Good Morning. This is Alex Marienthal with the Gallatin National Forest Avalanche Forecast on Sunday, March 22nd at 7:00 a.m. Today’s forecast is sponsored by Your Montana Chevy Dealers and Mystery Ranch.
* Ski Areas are closed for the season. Backcountry conditions exist. There is no avalanche control or ski patrol services. Please stay clear of workers, chair lifts and other equipment. Watch Dave’s video explaining to expect backcountry conditions if you tour in the ski area.
A brief snow squall this morning could drop 1-2” in the mountains. Temperatures are teens to 20s F and wind is west to northwest at 5-20 mph with gusts to 35 mph. Skies will gradually clear this afternoon with temperatures in the 20s to low 30s F and west wind at 5-20 mph. No snow is expected overnight.
Today the snowpack is stable on most slopes and avalanches are unlikely. Travel in avalanche terrain always comes with risk. Many people are traveling in more isolated corners of the backcountry which increases the chance one or two will find an unstable slope.
On Friday skiers in the Absarokas (outside the advisory area) unintentionally triggered a cornice which broke a large avalanche deep in the snowpack (photos and details), and a separate group triggered an avalanche that broke over three feet deep on weak sugary snow on the ground. Nobody was caught (photos and details). Avalanches on weak layers near the ground are unlikely, but carry big consequences. Recent activity reminds us to consider this instability before riding in avalanche terrain.
Dave was in the Taylor Fork on Friday and backed off a plan to ski steep terrain after he dug and found a poor snowpack structure (video). His Instagram photos are not as cool as he hoped, but at least he went skiing and came home safe. Probe and dig to look for weak sugary snow at the base of the snowpack before riding steep slopes. Also keep an eye out for surface hoar buried about 8” deep (photo). Stay far back from the edge along ridgelines and minimize time on slopes with large cornices above.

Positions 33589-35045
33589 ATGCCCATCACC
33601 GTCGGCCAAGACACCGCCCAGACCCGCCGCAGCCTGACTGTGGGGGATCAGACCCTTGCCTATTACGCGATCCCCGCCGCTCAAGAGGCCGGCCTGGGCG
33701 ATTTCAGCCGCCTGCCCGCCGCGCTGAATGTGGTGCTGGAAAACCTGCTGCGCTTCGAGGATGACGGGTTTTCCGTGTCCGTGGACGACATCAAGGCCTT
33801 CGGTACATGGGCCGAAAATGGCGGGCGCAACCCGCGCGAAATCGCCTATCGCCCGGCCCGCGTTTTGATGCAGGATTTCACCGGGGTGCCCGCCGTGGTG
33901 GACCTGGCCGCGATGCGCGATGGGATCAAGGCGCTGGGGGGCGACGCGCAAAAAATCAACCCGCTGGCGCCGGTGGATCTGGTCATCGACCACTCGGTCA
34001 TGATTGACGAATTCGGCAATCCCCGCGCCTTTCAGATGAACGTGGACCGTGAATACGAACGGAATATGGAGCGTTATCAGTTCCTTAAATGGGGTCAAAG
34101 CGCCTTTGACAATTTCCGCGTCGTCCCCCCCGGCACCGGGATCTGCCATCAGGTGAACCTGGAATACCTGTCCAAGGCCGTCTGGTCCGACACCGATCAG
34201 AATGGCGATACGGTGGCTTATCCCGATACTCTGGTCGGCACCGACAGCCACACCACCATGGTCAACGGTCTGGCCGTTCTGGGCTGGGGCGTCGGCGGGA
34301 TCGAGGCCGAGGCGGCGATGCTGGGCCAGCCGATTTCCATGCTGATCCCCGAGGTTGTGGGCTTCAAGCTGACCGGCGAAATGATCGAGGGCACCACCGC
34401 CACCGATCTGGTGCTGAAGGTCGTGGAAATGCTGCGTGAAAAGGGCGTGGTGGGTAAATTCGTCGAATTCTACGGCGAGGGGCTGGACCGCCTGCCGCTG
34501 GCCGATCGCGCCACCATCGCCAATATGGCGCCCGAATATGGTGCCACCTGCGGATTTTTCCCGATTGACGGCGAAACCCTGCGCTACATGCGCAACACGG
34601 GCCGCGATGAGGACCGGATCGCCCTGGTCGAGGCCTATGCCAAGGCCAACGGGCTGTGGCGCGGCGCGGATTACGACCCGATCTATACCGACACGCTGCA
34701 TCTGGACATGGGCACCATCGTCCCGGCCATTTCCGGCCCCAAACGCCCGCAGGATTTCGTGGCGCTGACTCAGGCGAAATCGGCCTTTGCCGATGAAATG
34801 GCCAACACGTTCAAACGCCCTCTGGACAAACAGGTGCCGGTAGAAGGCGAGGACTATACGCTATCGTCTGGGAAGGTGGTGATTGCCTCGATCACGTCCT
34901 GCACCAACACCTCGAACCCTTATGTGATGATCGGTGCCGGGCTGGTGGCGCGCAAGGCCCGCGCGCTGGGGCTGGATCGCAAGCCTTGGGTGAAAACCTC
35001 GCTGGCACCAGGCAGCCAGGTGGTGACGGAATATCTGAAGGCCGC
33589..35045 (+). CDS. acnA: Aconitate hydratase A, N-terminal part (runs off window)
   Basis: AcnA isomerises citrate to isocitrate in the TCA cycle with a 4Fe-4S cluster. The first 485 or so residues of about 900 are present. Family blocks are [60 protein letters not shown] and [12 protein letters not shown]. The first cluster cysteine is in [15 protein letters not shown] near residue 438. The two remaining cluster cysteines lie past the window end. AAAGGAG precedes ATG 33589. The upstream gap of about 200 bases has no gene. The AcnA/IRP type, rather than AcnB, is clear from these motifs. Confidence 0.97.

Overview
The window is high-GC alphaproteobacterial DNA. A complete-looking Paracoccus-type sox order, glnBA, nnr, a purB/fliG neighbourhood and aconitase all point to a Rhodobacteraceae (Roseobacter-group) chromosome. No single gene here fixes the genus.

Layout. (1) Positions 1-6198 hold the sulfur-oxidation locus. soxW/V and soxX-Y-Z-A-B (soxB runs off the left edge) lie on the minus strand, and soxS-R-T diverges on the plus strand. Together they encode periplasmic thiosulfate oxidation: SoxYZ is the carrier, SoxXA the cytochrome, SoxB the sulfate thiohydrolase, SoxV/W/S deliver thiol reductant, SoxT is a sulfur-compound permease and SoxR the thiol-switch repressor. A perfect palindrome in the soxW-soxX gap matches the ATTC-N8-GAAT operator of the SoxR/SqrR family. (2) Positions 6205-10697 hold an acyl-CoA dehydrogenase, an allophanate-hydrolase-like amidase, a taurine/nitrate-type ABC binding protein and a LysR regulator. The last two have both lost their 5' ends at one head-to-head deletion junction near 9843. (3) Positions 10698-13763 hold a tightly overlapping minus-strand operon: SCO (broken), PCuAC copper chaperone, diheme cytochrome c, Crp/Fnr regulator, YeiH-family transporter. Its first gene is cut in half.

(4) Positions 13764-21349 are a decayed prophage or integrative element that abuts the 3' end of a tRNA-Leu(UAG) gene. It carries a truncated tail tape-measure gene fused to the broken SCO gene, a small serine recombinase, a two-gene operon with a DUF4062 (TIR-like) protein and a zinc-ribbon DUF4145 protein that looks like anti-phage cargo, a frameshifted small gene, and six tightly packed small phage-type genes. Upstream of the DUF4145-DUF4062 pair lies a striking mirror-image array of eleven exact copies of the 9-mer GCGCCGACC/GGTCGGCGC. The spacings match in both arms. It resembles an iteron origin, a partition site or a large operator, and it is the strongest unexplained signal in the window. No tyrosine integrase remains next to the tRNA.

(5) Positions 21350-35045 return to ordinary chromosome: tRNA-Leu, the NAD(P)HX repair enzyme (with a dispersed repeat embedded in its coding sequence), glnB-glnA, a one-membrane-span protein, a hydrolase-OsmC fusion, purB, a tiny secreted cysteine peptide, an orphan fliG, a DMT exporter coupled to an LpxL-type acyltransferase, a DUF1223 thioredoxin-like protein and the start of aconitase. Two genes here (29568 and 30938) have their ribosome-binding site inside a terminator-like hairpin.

Yesterday a skier near Big Sky triggered a small wind slab on a high elevation northerly slope (photo and details). He was in less consequential terrain and was not caught. Slides like this appear small, but carry large consequences where they can push you over cliffs or into terrain traps. Today the avalanche danger is rated LOW, but avalanches are not impossible. Continue to practice safe backcountry travel protocols and be diligent with snowpack and terrain assessment.
We will end daily avalanche forecasts on Sunday, April 5th and continue with general bulletins every Monday and Friday through April. Over the next couple weeks we will take down our weather stations and receive little to no observations from guides or ski patrol. With more people in the backcountry and ski areas closed, we need help gathering field data. If you get out, please send us your observations no matter how brief. You can fill out an observation form, email us (firstname.lastname@example.org), leave a VM at 406-587-6984, or Instagram (#gnfacobs).
Social Distancing in the Backcountry
These days we essentially have to treat other people like avalanche terrain during high danger, and keep our distance. These are challenging times and we hope all can enjoy the mountains to ease the stress. It is important we all do our part to reduce the risk of spreading COVID-19 and be diligent with social distancing in parking lots and along trails. Please do not carpool with people outside your household, keep groups small, and don’t have social gatherings in the parking lot (consider this with dogs as well). Choose mellower objectives to minimize the risk of injury and overtaxing local EMS services. Finally, be courteous and patient. A smile and hello are contagious even from six feet away.
Avalanche Education and Events
The GNFAC and Friends avalanche education programs have been cancelled due to COVID-19. Thank you to all our amazing instructors for a great year of education!
Our education calendar lists awareness lectures and field courses offered by other providers: Events and Education Calendar.
It is important we all do our part to reduce the risk of spreading COVID-19 and be diligent with social distancing in parking lots and along trails, and choose mellower objectives to minimize the risk of injury and overtaxing local EMS services.